2.1. Chemicals and Reagents
All the Chemicals and reagents are of analytical grade. PAR & ORP were obtained as a gift from Egyptian International Pharmaceutical Industries Co. (EIPICO), Egypt. Acetonitrile (ACN) & methanol are HPLC grade and were obtained from Germany ((Riedel-de Haën Laboratory Chemicals, Selzer). Analytical grade ammonium formate and formic acid were bought from Germany (Merck company in Darmstadt, Germany). All stock, working and buffer solutions which are used for the mobile phase (aqueous solutions) are prepared by Milli-Q grade water (Millipore, Milford, MA, USA).
2.2. Chromatographic separation and MS/MS conditions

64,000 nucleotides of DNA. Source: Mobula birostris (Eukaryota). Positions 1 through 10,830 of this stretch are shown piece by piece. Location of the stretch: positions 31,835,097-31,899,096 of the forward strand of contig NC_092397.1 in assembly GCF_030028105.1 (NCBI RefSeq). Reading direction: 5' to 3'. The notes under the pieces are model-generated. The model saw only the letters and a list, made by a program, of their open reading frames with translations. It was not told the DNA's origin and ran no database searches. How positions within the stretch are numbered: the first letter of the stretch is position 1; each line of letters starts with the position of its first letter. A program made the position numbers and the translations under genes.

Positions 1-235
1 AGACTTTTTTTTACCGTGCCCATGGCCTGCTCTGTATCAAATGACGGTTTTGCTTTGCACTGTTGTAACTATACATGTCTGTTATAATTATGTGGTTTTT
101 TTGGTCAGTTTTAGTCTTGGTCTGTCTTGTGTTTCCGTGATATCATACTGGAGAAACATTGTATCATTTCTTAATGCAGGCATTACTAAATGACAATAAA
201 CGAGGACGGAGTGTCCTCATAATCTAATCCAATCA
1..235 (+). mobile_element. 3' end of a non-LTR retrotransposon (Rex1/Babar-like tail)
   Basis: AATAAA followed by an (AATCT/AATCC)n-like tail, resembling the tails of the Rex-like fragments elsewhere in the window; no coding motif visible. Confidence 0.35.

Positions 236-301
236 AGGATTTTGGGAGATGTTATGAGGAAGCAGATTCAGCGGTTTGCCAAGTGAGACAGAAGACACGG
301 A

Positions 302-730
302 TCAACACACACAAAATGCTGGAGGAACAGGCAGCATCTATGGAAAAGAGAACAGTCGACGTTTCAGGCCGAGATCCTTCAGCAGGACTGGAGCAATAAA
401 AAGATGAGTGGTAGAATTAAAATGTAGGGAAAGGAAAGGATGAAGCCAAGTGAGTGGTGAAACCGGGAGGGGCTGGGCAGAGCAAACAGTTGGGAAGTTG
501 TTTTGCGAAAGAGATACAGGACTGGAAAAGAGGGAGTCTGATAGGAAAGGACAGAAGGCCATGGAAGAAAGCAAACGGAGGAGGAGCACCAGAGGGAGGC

An Agilent 1260 series LC system (Agilent Technologies, Waldbronn, Germany) coupled with degasser (G4212B), Thermostat (G1330B), Quaternary pump (G1311B/C) along with auto-sampler (G1329B) was used to inject 10 µL aliquots of the used samples on an Agilent Eclipse Plus ODS (4.60 x 100 mm, 3.50 μm) column (Agilent Technologies, USA), which was kept at room temperature (25 ± 2◦C) . A gradient elution was carried out by altering the proportion of mixture A (6 mM ammonium with 0.1% formic acid buffer) and mixture B (ACN) as follow: 0–6.50 min (90% A - 10% B), at 6.5 min (60% A - 40% B), at 8 min (10% A - 90% B), at 10 min (0% A - 100% B), at 12 min (20% A - 80% B), and at 14 min (98% A - 2% B). The gradient mobile phase was delivered at a flow rate of 0.50 mL/min into the Electrospray ionisation chamber of mass spectrometer. PAR and ORP were identified using a triple–quadruple LC/tandem mass spectrometric detection system (Agilent 6460 QQQ LCMS) with a positive ionization electrospray ionization (ESI) interface. With a dwell time of 200 ns, the multiple reaction monitoring (MRM) transitions of m/z 152 → 110 & 65 for PAR and 270.3→ 181 for ORP were employed (Fig 2). At a flow rate of 600 Lh-1, nitrogen was used as a desolvating gas. The desolvation line temperature was 400 degrees Celsius, whereas the source temperature was 300 degrees Celsius, and the nebulizer pressure was 45 pounds per square inch. The collision gas flow, which was Argon, was 11 mL.min-1, with a capillary voltage of 4 kV. For PAR, the cone voltage and collision energy were set at 113 V and 39 eV, respectively, while for ORP, they were set at 181V and 17 eV. Quantitative Analysis B.07.00 (the Mass Hunter software) was utilized to manage the UPLC–MS/MS system, and the Target Mass Hunter program was used for data collecting and processing .